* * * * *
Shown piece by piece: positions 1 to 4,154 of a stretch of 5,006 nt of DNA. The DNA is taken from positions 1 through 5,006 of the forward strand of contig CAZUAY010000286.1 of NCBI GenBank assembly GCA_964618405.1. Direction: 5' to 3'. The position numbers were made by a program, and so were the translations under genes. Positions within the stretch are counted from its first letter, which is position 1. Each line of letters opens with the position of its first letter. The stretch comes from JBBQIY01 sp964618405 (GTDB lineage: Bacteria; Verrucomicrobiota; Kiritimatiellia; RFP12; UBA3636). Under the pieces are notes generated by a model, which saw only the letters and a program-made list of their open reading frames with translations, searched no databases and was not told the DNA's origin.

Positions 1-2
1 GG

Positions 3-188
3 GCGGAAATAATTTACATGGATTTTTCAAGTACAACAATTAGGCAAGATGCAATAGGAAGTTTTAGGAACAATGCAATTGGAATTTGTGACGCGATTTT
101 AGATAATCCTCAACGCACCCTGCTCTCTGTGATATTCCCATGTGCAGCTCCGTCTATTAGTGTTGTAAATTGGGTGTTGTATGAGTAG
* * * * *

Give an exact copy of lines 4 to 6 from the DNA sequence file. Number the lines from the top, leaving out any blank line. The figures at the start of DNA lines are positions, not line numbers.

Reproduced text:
Positions 3-188
3 GCGGAAATAATTTACATGGATTTTTCAAGTACAACAATTAGGCAAGATGCAATAGGAAGTTTTAGGAACAATGCAATTGGAATTTGTGACGCGATTTT
101 AGATAATCCTCAACGCACCCTGCTCTCTGTGATATTCCCATGTGCAGCTCCGTCTATTAGTGTTGTAAATTGGGTGTTGTATGAGTAG